Field Tested: GCI Freestyle Rocker

Overlander’s are known for taking a lot of ridiculous gear with them. We’ve seen double wide chairs, portable ovens, and even a cooler with a USB charger, speakers, and a blender. Yes seriously, you can check it out here. And yet despite some of the more gimmicky products, there are a few things that I love to use despite their glamping nature. Case in point, the GCI Freestyle Rocker.


Maybe it’s the Texan in me, but the idea of sipping a cold beer in a rocking chair is about as close to heaven on earth as you can get. Add in a stunning view from a secluded campsite, and you’ve got a recipe for a perfect evening. But before we dive into why these chairs rock, lets address the concern holding everyone back, aren’t those things huge?


Folded the Freestyle rocker comes in at 25″ x 34.8″, or roughly the size of the chair’s you’d find at a Cabela’s. It’s certainly no Helinox, but that’s what I love about it. Take a moment to look at the campsites of real world travelers like A2A Expedition and the Turtle Expedition. Do you see them using tiny chopstick chairs? Nope, because small comforts matters on the road, and the last thing you need after a tough day is to try to balance yourself in a three-legged glorified soup bowl. Don’t get me wrong, lightweight chairs are a great solution for some, just not for all.

So lets break down this comfy piece of camp kit. The basic structure is formed from powder coated steel, giving it a respectable weight rating of 250 lbs. This of course increases the chair’s weight to a hefty 12.1 lbs, but a stitched carry handle makes that a little easier to accept. The fabrics feel durable with just enough give, and they don’t make a ton of noise like many cheaper brands. A fabric cup holder adorns the right side of the chair, and its thin design allows it to fold away easily when needed. The only area which I felt could be improved was the armrests. They are on par for any normal camp chair, but in comparison to the rest of the Freestyle’s design, they just seem mediocre.


The backbone of this chair is GCI’s “Spring-Action Rocking Technology”, which is defined by the two clearly visible struts in the rear and two pivot points in the center of the chair’s base. This system allows the user to rock easily even on rocky, muddy, snowy, and sandy terrain, a claim which we tested thoroughly over thousands of miles.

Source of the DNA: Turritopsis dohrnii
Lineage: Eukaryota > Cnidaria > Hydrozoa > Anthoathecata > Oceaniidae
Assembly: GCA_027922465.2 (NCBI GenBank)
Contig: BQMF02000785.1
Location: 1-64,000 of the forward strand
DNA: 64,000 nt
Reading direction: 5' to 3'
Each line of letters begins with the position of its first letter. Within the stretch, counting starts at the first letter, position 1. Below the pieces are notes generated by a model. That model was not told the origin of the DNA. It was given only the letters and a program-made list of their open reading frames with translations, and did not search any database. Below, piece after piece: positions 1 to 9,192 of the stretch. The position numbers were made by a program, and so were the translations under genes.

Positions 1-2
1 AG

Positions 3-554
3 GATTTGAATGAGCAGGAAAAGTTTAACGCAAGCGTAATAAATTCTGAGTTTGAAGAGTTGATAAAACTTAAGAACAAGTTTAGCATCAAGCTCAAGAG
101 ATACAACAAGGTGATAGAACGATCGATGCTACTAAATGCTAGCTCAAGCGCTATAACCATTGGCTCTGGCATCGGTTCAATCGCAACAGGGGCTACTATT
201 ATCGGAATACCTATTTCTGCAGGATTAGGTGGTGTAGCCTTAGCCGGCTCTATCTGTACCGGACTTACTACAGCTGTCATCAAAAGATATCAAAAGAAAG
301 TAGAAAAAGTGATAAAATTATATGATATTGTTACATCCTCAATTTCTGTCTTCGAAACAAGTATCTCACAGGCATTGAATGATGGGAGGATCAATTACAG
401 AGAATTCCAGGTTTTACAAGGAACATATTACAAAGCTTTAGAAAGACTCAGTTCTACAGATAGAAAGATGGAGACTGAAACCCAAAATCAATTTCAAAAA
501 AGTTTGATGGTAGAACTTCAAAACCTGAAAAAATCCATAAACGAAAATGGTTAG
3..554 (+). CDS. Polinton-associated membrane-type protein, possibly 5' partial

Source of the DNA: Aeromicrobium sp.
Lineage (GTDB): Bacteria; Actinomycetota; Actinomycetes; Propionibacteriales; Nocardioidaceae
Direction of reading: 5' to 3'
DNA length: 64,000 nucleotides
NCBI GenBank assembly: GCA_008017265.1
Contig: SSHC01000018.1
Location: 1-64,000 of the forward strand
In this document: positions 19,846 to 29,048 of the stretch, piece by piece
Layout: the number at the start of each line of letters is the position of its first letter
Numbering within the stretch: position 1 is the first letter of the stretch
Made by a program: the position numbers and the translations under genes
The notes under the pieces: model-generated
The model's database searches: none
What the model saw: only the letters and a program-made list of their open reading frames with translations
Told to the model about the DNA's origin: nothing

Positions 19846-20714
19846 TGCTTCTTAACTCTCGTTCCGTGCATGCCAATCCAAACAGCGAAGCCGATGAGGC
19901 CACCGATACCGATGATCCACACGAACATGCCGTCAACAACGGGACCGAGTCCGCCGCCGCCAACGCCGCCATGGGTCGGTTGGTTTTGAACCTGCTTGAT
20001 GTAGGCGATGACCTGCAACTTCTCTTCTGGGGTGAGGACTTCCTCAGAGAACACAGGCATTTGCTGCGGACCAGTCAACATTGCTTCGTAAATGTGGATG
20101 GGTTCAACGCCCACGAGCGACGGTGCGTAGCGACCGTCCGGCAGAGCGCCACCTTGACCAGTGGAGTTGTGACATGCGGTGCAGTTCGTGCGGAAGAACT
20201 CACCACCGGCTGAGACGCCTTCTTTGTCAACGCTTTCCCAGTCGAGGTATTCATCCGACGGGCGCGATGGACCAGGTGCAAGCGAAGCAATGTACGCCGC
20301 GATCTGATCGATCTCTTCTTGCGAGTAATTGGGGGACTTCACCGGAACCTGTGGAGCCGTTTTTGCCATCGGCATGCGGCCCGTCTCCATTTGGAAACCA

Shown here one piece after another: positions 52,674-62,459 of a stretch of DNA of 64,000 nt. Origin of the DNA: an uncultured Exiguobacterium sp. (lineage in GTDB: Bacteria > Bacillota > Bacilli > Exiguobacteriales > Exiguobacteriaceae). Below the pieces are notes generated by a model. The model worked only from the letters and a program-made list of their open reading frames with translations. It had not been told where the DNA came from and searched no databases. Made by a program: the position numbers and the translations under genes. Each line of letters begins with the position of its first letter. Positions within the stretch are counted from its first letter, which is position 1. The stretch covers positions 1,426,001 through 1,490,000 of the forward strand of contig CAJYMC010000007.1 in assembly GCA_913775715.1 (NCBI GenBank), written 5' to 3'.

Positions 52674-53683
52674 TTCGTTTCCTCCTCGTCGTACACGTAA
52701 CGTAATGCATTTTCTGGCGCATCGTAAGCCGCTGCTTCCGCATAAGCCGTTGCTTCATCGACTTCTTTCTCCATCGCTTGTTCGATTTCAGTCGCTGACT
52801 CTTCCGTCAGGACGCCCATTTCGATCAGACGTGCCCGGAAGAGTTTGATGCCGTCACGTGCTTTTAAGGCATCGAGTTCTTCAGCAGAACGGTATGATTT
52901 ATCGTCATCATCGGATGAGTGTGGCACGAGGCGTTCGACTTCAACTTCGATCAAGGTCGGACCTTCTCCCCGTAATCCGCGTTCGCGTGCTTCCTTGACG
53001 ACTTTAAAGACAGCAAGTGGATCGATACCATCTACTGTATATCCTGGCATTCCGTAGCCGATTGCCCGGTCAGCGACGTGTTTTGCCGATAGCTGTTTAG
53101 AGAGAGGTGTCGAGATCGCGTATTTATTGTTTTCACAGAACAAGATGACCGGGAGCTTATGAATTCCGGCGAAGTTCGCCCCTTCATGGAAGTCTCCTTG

Folding the chair couldn’t be easier. Simply pull on the sides of the seat and the entire unit collapses to a scant 4.9″ thick. The square footprint makes finding a storage place easier, and the thick steel components let you strap it down in the vehicle without worry.


As we used these products every day for over a month driving from Alaska to Mexico, I can say that they really do hold up in all conditions, including the freezing temperatures of the North. We let them bounce around the trailer on rocky roads, fall in the dirt, and even left them out in the rain overnight, but after taking physical damage of all kinds they continue to rock as smoothly as they day we bought them.

Retail price for the Freestyle Rocker comes in at $65 USD. While that’s not cheap, it is still half the price of a Helinox, and in my opinion worth it for the extra comfort and durability.

To find out more, visit the GCI Outdoor website here. 

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Born and raised in Dallas, Texas, Chris didn’t receive a real taste of the outdoors until moving to Prescott, Arizona, in 2009. While working on his business degree, he learned to fly and spent his weekends exploring the Arizona desert and high country. It was there that he fell in love with backcountry travel and four-wheel drive vehicles, eventually leading him to Overland Journal and Expedition Portal. After several years of honing his skills in writing, photography, and off-road driving, Chris now works for the company full time as Expedition Portal's Senior Editor while living full-time on the road.